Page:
Who’s ready to spatchcock?

Spatchcock Game Hen

Spatchcocked Game Hen

By Kathy Strahs,
Prep time: 10 minutes | Cook time: 20 minutes | Total time: 30 minutes

Yield: 2 servings


  • 1 Cornish game hen (11?2 to 2 pounds)
  • 1 tablespoon extra-virgin olive oil
  • 1/2 teaspoon coarse salt
  • 1/4 teaspoon freshly ground black pepper


  1. Heat the panini press to medium-high heat. If your panini press comes with a removable drip tray, make sure it is in place.
  2. Lay the game hen, breast side down, on a cutting board. With sturdy kitchen shears, cut through the ribs along both sides of the backbone, from tail to neck, to remove it (discard the backbone or save it to make chicken stock).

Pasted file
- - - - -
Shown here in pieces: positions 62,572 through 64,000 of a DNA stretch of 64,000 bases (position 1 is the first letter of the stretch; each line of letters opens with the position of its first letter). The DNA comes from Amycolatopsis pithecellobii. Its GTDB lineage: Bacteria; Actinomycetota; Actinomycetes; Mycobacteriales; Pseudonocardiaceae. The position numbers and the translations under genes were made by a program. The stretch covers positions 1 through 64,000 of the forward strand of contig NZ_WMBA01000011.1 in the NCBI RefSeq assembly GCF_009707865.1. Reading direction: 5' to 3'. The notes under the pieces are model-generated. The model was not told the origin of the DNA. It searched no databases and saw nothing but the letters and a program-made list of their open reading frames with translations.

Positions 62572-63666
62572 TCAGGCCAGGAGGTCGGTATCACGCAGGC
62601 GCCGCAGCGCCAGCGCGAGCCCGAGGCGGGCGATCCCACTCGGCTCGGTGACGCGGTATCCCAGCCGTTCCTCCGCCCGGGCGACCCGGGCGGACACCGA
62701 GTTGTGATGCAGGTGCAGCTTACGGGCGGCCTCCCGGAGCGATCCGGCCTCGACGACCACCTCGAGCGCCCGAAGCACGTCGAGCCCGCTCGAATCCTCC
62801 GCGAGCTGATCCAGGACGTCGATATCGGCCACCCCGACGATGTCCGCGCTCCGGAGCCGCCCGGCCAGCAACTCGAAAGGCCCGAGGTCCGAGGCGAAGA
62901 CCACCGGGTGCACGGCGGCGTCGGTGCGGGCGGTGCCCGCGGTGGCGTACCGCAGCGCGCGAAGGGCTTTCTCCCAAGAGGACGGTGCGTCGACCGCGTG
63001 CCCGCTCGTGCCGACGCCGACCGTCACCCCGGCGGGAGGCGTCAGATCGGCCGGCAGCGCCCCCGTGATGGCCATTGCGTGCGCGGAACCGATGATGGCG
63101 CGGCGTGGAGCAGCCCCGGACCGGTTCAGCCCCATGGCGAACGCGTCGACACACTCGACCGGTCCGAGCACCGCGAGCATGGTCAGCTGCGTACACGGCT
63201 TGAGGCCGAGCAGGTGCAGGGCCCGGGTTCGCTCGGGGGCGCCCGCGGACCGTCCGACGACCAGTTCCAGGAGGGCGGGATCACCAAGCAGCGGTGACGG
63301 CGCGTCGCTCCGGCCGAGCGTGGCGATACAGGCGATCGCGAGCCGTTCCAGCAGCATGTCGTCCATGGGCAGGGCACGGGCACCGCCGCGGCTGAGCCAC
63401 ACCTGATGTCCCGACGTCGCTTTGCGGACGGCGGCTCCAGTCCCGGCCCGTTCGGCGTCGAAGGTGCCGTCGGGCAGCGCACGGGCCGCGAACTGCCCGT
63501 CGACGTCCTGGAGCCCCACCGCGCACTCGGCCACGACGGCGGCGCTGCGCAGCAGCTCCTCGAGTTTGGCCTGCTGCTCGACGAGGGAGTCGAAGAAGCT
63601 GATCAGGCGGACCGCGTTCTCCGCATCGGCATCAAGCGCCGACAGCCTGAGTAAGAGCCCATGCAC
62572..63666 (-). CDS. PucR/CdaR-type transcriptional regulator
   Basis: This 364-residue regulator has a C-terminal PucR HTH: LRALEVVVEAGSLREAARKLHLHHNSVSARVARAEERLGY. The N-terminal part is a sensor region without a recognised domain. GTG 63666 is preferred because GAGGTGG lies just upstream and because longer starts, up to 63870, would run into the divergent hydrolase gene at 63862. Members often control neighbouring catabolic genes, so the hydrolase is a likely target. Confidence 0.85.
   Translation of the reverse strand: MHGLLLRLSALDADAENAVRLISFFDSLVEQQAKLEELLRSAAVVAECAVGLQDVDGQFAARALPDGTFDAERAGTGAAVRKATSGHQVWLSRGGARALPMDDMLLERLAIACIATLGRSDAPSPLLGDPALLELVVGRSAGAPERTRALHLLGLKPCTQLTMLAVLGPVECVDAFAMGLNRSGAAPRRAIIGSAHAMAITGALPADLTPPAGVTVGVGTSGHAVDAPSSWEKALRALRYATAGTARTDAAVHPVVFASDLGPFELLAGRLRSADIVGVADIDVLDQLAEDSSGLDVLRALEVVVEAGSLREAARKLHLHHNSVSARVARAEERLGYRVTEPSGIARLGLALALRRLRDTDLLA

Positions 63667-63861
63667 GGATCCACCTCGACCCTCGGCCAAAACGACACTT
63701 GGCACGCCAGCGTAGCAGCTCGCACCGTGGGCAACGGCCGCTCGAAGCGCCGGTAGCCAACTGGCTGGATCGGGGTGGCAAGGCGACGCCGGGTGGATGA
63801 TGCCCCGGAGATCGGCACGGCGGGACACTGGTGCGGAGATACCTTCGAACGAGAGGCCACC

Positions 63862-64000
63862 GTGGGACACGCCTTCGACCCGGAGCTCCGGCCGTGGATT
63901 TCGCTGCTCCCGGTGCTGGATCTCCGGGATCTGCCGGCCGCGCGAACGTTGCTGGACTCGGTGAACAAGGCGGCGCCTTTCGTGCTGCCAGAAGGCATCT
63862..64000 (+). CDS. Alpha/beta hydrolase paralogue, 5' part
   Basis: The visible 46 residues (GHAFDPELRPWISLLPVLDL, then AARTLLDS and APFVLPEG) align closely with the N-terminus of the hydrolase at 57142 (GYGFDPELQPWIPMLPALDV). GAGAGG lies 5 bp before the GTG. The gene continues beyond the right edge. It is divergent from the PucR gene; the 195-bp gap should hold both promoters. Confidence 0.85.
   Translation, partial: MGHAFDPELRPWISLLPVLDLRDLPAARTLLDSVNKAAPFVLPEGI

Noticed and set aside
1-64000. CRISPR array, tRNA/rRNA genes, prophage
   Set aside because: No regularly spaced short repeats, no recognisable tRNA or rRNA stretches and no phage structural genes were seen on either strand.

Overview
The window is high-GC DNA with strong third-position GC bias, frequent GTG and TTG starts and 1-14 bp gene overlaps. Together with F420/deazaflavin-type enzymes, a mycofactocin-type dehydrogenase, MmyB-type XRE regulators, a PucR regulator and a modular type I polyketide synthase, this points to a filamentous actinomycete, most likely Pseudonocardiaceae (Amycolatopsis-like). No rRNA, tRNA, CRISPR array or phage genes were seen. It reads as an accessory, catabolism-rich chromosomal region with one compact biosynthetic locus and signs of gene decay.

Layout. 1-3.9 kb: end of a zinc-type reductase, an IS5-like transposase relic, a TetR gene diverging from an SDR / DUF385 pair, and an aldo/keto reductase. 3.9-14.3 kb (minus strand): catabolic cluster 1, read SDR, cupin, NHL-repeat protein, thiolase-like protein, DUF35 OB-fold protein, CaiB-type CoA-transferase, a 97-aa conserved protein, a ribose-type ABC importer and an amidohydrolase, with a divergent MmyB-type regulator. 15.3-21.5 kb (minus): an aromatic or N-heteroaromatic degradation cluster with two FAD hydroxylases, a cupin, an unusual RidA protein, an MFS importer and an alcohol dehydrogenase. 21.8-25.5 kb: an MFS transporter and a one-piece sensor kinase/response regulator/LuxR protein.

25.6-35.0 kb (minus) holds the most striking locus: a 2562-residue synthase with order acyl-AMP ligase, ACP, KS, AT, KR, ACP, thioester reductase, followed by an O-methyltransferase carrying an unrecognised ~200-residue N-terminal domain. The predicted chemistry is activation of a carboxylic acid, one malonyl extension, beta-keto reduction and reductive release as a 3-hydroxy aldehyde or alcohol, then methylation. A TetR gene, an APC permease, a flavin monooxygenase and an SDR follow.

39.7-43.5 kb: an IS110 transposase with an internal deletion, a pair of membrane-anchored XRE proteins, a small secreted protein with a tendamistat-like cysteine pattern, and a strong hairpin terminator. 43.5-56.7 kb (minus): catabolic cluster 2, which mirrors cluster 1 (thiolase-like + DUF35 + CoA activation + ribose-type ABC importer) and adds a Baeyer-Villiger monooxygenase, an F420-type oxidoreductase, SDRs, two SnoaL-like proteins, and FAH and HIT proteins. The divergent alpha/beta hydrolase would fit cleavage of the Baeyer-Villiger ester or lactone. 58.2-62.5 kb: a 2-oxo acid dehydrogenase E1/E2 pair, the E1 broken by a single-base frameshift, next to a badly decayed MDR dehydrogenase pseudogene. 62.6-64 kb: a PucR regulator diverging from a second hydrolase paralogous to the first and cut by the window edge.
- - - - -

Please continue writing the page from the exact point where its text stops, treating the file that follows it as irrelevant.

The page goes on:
3. Open the hen out flat, still breast side down. Using a small paring knife, make a slice down the middle of the keel bone (the diamond-shaped white bone between the two breasts). Next, carefully cut around the thin, oblong strip of cartilage that runs down the middle of the hen. Once you’ve separated the cartilage from the flesh, reach in with your hands and lift it out and discard it. Don’t worry if you’re not able to do this as cleanly as you’d like—no one will notice.
  4. Pat the hen dry and rub olive oil all over the bird. Season the hen on all sides with salt and pepper.
  5. Carefully transfer the hen to the grill, skin side up, and close the lid. Grill the hen until it is cooked to an internal temperature of 165°F, 18 to 20 minutes.